Wednesday, February 21, 2007

Ed the Happy Clown #8

Ed the Happy Clown #8, July 2006, Drawn and Quarterly Publications
by Chester Brown

When I was thumbing through the five-for-a-dollar boxes at Golden Apple Comics in Los Angeles a month or so ago, Ed the Happy Clown caught my attention despite and because of its diminutive size. I added the issue to my buy pile immediately, and it’s been in wait for today’s review since then. Had I actually opened the issue and perused the material, I wonder if I would’ve been so wonton in my purchase. Chester Brown is an excellent cartoonist, and his minimalist, slice-to-life-meets-the-arcane style set the stage for post-modern artists like Jeffrey Brown, but Ed the Happy Clown appears neither happy or a clown, and . . . he has a talking penis. With a little face and everything.

Because of the many young people in my life (see my infrequently updated blog Damn Noisy Kids!), and my desire to remain a somewhat positive influence in their lives, I have avoided controversial material in this forum in fear that one of them may use their surprising technical know how to track me down on-line. I’d hate for one of them to comment, “So, I read that review about the talking penis last night,” not so much for the inappropriateness, but the awkwardness of having to explain why I read such a comic in the first place. Alas, when you read a different comic book every day for a year, you’re bound to stumble across the talking penis sometime, I suppose. I made it this far. I’m grateful for that, at least.

So, here we go. Ed the Happy Clown #8 is actually a reprint from Chester Brown’s original serial that appeared as Yummy Fur, circa 1988-1989 in this issue’s case. Whatever this story’s context, the content of this installment isn’t too difficult to fathom, once one overlooks the perverse obscurities of Brown’s chosen subject matter. When Ed is nearly cornered by Chet, a custodian that accuses the “clown” of stealing his hand, Josie, intercepts him, has sex with him, then kills him to fulfill her vampire blood thirst. (That’s two vampire books in as many days . . . Is it Halloween again so soon?) When Ed heeds the call of his – gulp – talking penis, the two decide to return the chatty phallus to his other-dimensional roots. With Ed missing in action, Josie goes home to find her mother having sex with a young man initially intended for her – a set-up gone right for mom, I guess – and carefully draws the blinds in her room to retire for the night. When Josie falls asleep, Chet’s severed hand raises the blinds, leaving us readers to assume the morning’s rays could fry the slumbering vampire. To be continued.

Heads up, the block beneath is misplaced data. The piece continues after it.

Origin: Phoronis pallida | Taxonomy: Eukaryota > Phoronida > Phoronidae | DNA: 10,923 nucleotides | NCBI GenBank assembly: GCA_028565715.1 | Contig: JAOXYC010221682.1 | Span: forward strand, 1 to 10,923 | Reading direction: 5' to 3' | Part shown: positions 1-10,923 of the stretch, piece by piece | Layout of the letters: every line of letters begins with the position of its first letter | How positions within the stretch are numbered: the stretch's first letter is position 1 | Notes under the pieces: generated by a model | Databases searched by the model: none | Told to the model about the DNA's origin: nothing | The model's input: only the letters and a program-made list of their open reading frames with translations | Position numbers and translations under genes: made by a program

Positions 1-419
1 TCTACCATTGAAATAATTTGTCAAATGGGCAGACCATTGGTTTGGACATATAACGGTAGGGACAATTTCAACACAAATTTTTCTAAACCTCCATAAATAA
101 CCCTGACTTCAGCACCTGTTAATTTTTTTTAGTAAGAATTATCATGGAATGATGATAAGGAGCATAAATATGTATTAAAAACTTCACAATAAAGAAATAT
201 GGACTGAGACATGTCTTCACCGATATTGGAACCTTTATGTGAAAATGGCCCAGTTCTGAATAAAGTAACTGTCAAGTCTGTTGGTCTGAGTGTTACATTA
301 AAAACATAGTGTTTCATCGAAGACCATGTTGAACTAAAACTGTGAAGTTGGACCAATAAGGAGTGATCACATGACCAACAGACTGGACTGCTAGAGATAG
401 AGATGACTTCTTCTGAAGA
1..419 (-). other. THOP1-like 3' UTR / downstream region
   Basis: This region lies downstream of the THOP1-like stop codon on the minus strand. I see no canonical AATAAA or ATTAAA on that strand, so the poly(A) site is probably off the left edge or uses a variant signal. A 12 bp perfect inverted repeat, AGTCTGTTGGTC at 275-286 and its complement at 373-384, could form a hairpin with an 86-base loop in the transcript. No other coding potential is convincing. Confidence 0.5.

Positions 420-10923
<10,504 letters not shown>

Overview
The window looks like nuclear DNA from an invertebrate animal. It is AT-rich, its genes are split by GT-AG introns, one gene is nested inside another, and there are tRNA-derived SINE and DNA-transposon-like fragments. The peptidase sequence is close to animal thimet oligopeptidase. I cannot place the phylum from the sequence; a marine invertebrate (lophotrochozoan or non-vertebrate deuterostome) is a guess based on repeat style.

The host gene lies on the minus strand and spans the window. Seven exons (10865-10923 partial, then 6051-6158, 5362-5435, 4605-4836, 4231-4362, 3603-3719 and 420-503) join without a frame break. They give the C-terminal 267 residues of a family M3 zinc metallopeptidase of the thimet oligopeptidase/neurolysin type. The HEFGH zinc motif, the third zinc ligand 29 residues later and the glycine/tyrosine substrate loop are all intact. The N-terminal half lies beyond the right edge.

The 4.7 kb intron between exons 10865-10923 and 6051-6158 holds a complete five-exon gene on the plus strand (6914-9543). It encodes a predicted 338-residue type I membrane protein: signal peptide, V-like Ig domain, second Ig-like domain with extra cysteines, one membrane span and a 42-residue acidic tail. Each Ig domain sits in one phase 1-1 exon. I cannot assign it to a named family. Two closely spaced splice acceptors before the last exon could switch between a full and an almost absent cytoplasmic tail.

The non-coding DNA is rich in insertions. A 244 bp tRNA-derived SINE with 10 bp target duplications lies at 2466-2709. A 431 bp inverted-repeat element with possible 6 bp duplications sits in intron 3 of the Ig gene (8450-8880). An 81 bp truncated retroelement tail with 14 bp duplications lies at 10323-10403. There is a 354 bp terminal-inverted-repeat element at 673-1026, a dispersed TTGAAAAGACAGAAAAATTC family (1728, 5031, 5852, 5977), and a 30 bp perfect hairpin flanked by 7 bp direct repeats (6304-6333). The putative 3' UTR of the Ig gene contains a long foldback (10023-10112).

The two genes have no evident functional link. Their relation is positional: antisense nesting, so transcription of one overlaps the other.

A story like this begs a few questions for an analytical reader like me, namely, what is the author trying to prove? Is Brown trying to make a statement with this material, or is he simply offering escapist, absurdist fiction for the comic reader interested in obscurity? The characters seem to share a sense of inadequacy, which isn’t unexpected from a story starring a talking penis, but without the context of the other issues in this series, I can’t get a grip on the whole package (pardon the pun). I will confess that I was engrossed, aside from being a bit grossed out, by Ed the Happy Clown; Brown’s illustrations are concise and easy to follow, presenting a sequential roadmap to a plot that might be anything but linear.

The most entertaining aspect of this issue was Brown’s addendum, a compilation of notes (in some instances, page by page commentary) about the production of the series and/or Brown’s experiences as an independent comic book artist. He credits Teenage Mutant Ninja Turtles for their singular success in the black and white indie market, a phenomenon that briefly flooded the medium with similarly formatted books with peculiar titles but unfortunately less than stellar success, a point I also made in my review of Space Beaver. (A talking penis/Space Beaver crossover is sure to be in the works after this review.) He also pays homage to Marvel Comics and drops a few names to credit his inspirations, most not surprisingly horror writers. While Ed is not scary, trace elements of horror are evident – but when Brown reveals “the man behind the curtain” to be a thoughtful artist with some insight into and appreciation for the industry, even the idea of a talking penis is easier to swallow . . . wait, I mean, er –

There’s no easy way to end this review. The bottom line is, while Brown may not have a deep literary thematic message behind his Ed the Happy Clown, reading this issue is irregardless a challenging experience. If you’re going to write about a talking penis, you obviously need a set of balls to match.

Sorry, kids.

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